“Factio vestri aevum, non vestri calceus amplitudo.”

Act your age, not your shoe size.

And, as if the childish tantrums and illogical antics of Mr Trump were not sufficient to keep us horrified all week, in the UK we’ve just taken another step towards the shit-storm that will be Brexit. The debate on triggering Article 50 took place this week and the vote on the second reading resulted in a comfortable majority for the government. There was a lot of rehashing of old arguments and trivial point-scoring in the debates but what was interesting (to me, at any rate) were the speeches by some prominent MPs who supported Remain but who now have “reluctantly” changed their tune, even though they know it’s going to be disastrous. Take George Osborne, for example (yes, please – take him), the former chancellor who was largely responsible, along with Cameron, for this shambles. While he did mildly rebuke the government for prioritising immigration over the economy, he revealed that he would reluctantly vote in favour. It’s something, isn’t it, when career politicians can deduce which way the wind is blowing – if Osborne ever wants another chance in government (which he does) he needs to forget that he said that voting to leave the European Union would be the worst possible disaster for the UK and get on board with the new fantasy politics. Because, what’s more important – your career or the future economic well-being of your country?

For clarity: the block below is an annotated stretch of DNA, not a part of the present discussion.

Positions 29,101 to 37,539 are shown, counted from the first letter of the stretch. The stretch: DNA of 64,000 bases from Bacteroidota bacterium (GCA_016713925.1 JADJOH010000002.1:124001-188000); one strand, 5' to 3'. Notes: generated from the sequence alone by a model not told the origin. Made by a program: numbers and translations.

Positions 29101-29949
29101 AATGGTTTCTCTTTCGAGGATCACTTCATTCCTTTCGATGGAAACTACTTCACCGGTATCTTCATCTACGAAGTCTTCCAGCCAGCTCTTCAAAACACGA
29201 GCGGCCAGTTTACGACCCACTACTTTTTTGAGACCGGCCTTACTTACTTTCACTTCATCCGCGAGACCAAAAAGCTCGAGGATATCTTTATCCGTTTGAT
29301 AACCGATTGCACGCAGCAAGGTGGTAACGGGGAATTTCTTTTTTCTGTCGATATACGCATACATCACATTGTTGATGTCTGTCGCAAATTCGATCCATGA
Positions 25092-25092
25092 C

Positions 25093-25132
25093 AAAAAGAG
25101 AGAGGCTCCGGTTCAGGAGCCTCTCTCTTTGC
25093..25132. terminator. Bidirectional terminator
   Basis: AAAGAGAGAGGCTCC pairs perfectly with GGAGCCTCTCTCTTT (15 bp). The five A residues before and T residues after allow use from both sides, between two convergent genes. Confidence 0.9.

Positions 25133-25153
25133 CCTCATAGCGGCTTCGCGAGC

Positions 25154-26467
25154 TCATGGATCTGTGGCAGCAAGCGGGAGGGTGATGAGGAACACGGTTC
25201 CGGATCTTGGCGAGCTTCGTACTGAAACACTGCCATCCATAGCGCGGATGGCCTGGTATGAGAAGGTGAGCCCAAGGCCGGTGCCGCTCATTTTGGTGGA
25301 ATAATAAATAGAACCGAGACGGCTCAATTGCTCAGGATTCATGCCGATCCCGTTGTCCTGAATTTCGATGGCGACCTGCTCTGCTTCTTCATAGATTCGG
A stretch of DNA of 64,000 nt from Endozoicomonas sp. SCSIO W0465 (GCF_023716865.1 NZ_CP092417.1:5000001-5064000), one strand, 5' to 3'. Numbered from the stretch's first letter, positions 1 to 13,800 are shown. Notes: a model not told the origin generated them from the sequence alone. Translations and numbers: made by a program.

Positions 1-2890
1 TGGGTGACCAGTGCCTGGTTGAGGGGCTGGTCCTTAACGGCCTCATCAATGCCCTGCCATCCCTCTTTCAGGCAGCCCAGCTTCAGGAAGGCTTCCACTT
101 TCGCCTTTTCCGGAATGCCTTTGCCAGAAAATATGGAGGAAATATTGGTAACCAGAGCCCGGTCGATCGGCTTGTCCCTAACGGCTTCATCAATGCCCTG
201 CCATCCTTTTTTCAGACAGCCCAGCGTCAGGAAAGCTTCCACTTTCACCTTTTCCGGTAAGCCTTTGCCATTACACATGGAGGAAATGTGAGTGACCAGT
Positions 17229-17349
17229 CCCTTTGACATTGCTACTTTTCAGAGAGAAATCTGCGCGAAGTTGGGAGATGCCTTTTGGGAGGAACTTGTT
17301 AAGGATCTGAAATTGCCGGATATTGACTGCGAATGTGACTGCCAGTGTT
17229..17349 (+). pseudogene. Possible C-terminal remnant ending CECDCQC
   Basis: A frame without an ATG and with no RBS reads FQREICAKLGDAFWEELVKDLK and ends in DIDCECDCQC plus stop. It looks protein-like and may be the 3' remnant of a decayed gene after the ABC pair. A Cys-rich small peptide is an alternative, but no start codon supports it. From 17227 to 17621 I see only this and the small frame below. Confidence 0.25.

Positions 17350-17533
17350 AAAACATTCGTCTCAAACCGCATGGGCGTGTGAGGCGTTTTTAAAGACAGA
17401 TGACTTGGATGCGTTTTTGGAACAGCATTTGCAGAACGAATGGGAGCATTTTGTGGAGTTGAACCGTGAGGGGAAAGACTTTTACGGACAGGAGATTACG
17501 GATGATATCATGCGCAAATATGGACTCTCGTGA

Ken Clarke was one of the few Tory MPs who refused to support the proposition that the UK was headed for a land of perennial sunshine and golden opportunity:

Apparently you follow the rabbit down the hole and you emerge in a wonderland where suddenly countries around the world are queuing up to give us trading advantages and access to their markets that previously we had never been able to achieve as part of the European Union. . . Nice men like President Trump and President Erdoğan are just impatient to abandon their normal protectionism and give us access. No doubt there is somewhere a Hatter holding a tea party with a dormouse.

Fantasy politics. In what alternative universe is a “middle-ranking” country of 65 million able to negotiate a better trade deal than one of the largest trading blocks in the world numbering some 450 million? The Alice in Wonderland analogy is very apt.

We’ve had a very busy week.

Wednesday we went to the Silver Matinee showing of The Girl on the Train at the Banbury Fleapit. As most of you will know, I’m a big fan of the Silver Matinee – £3 tickets and free coffee and biscuits. No wonder the place is always packed.